We recently had our soil tested by the University soil testing service. They found our pH to be 7.8 - alkaline. They give a recommendation for fertilizing of 2 lbs/1000 sq ft of Nitrogen / 0.5 lbs/1000 sq ft of Phosphate / 2 lbs/1000 sq ft Potash TOTAL per year (the way I read the recommendation). Will following this recommendation bring our alkalinity down over time? if so, how much time to bring alkalinity to Optimum?
Scott County Minnesota soil
Thank you for your question. The recommendations given to you from your soil test will not appreciably change the soil pH. I am puzzled by the recommendation for phosphate. Typically, Minnesota soils have adequate phosphate levels. I am wondering if you are starting a new garden? I am also curious about any recommendations about the addition of organic material to your soil. Perhaps if you wish to continue this discussion, you could send me a copy of the soil test results?
Recognize that lowering soil pH is not something that will occur quickly. It may take a few years.
For the immediate time, I would suggest two steps.
1). After harvesting things from your garden – assuming that is the soil that you had tested – incorporate large amounts of peat moss into the soil. Dig/till this in thoroughly. This may not be possible if you are talking about your yard.
2). Apply ammonium sulfate or aluminum sulfate (this may be hard to find) to the soil.
You should continue this through 2019. Then in 2020, have your soil tested again. The pH should have dropped.
Also take a look at:
Steve, thank your for your reply. Actually, the soil test(s) were from our lawn. We had soil from both the front yard and the back yard tested - and they are almost identical. We live in Shakopee. We have a lawn service (L.C.S. Lawn Service) who uses "organic" fertilizer. We have an irrigation system and use a "mulching" blade on the lawn mower, returning the clippings to the lawn for most of the year.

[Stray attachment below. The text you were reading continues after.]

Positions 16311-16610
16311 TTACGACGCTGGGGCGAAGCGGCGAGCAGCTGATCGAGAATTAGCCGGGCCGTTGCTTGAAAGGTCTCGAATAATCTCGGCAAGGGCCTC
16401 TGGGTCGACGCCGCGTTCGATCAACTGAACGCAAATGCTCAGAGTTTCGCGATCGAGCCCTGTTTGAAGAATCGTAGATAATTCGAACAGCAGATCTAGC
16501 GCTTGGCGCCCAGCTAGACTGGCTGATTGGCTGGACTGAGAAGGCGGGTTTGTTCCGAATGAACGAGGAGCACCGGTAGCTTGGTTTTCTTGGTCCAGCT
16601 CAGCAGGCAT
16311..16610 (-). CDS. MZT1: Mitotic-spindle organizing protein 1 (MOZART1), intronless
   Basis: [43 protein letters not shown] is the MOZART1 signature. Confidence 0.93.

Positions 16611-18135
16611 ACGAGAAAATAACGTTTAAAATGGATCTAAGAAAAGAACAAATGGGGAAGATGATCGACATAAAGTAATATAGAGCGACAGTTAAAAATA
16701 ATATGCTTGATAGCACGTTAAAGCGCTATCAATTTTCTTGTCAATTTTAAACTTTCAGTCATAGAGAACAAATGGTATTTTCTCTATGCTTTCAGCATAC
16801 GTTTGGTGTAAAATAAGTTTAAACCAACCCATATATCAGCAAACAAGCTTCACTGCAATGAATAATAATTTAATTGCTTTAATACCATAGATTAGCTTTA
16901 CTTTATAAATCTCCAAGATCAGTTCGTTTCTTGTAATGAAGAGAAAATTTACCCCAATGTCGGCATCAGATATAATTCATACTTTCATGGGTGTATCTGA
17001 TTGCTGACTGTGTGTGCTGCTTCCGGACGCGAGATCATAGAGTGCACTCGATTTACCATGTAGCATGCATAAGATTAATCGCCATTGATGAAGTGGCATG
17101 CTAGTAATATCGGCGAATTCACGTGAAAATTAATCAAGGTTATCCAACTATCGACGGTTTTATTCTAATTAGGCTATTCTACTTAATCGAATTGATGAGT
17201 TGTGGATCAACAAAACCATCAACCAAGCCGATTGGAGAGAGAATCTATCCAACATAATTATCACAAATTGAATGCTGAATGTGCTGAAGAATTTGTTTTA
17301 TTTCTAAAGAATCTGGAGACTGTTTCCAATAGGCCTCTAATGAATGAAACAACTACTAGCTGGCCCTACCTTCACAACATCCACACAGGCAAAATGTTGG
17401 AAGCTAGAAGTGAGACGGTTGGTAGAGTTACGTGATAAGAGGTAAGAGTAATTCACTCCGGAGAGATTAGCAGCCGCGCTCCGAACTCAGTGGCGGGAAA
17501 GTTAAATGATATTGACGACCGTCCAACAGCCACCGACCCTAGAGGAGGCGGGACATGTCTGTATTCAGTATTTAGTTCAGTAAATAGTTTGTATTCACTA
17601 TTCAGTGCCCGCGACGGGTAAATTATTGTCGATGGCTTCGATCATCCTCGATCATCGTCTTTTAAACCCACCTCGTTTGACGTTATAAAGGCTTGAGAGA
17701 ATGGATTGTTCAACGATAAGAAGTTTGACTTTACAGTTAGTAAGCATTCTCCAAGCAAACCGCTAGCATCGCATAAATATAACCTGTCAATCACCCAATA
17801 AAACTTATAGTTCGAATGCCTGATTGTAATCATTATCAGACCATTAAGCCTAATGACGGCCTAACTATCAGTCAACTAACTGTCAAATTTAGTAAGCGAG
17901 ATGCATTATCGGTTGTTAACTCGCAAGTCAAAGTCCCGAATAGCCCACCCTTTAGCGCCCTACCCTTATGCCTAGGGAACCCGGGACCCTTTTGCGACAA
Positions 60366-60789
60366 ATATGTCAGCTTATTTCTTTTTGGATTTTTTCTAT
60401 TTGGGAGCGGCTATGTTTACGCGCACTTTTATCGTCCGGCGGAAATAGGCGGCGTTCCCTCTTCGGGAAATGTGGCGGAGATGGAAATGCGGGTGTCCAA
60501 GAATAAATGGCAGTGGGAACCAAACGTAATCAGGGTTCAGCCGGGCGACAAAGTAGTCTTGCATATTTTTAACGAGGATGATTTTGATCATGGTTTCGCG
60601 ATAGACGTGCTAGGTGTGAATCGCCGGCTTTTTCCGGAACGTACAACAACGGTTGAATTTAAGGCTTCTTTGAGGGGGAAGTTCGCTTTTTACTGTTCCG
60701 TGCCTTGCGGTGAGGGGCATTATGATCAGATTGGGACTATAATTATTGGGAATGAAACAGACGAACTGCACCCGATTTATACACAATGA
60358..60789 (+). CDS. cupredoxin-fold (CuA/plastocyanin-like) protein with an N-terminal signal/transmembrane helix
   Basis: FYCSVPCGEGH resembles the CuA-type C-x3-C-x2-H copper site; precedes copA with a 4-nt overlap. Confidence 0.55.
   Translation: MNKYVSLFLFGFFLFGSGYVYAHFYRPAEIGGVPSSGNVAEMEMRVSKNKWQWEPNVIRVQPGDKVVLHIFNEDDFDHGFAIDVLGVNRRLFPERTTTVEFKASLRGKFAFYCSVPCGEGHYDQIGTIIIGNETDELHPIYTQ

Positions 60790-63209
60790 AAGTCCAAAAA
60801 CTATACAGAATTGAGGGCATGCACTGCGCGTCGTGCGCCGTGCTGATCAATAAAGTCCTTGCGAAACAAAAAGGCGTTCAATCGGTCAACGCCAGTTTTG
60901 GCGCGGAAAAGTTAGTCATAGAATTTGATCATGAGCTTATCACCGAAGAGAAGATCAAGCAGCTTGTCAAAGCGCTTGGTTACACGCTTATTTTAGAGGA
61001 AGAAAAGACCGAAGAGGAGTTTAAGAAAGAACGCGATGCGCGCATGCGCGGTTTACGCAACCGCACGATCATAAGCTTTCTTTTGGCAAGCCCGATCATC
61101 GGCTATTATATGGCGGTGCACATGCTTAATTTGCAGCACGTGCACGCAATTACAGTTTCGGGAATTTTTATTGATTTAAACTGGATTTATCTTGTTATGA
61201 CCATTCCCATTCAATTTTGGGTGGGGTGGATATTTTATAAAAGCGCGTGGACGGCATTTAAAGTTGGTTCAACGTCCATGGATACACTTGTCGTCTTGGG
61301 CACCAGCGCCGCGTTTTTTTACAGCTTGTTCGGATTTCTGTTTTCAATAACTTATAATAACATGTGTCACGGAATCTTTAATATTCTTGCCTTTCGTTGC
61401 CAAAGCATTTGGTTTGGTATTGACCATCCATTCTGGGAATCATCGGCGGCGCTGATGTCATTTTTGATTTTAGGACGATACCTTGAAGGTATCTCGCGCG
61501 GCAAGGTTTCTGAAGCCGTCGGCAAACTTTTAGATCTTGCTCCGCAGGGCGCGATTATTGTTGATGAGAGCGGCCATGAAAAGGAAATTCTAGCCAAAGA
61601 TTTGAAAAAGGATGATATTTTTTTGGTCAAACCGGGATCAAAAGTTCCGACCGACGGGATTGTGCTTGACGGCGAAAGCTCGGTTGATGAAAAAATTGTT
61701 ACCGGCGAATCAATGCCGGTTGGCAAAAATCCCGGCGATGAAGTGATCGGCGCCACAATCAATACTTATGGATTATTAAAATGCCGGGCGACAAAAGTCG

I have attached a copy of soil test "image1" - hopefully you can read it!
Using peat moss to lower the pH of your yards may not be a feasible approach. The following site gives you some information about optimal pH for various grasses. However while on the alkaline side, your yard pH may still be acceptable.
Organic fertilizers are generally "slow release" in that their nutrients are released over a period of several weeks. I would suspect that your most of your fertilizer applications have consisted of granules. This is typical for most organic fertilizers.
Without knowing the nitrogen, phosphorous, and potassium amounts in the organic fertilizer, it is difficult to know if the applied organic fertilizer satisfies the soil test recommendations. Your should be able to get this information from the lawn service. Also you might ask your lawn service if they have any recommendation for lowering the soil pH. If you have not had your yards aerated within the past five years, you may want to consider doing this within the next month or so. Sometimes just this rather simple procedure can lower the pH. The mulching blade is a great idea. If you have not done so in the past, consider doing this for any leaves that may fall on your yard.
Thanks for the soil test results.